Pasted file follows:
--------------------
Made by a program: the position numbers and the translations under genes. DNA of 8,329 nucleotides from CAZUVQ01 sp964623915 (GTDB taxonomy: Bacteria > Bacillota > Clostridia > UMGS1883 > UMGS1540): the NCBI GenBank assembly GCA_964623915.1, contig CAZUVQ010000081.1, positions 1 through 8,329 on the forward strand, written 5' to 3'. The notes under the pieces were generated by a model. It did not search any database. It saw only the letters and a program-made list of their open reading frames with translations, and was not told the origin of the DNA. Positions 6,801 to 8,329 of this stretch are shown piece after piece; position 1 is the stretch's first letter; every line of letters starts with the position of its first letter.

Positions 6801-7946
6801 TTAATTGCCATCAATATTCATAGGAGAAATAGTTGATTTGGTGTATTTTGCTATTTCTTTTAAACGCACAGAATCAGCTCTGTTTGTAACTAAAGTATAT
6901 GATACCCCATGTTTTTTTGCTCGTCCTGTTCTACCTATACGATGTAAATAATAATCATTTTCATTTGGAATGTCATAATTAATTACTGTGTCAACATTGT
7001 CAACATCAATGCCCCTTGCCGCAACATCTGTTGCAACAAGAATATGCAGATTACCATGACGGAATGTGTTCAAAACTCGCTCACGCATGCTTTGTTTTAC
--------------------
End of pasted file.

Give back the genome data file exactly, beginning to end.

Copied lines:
Made by a program: the position numbers and the translations under genes. DNA of 8,329 nucleotides from CAZUVQ01 sp964623915 (GTDB taxonomy: Bacteria > Bacillota > Clostridia > UMGS1883 > UMGS1540): the NCBI GenBank assembly GCA_964623915.1, contig CAZUVQ010000081.1, positions 1 through 8,329 on the forward strand, written 5' to 3'. The notes under the pieces were generated by a model. It did not search any database. It saw only the letters and a program-made list of their open reading frames with translations, and was not told the origin of the DNA. Positions 6,801 to 8,329 of this stretch are shown piece after piece; position 1 is the stretch's first letter; every line of letters starts with the position of its first letter.

Positions 6801-7946
6801 TTAATTGCCATCAATATTCATAGGAGAAATAGTTGATTTGGTGTATTTTGCTATTTCTTTTAAACGCACAGAATCAGCTCTGTTTGTAACTAAAGTATAT
6901 GATACCCCATGTTTTTTTGCTCGTCCTGTTCTACCTATACGATGTAAATAATAATCATTTTCATTTGGAATGTCATAATTAATTACTGTGTCAACATTGT
7001 CAACATCAATGCCCCTTGCCGCAACATCTGTTGCAACAAGAATATGCAGATTACCATGACGGAATGTGTTCAAAACTCGCTCACGCATGCTTTGTTTTAC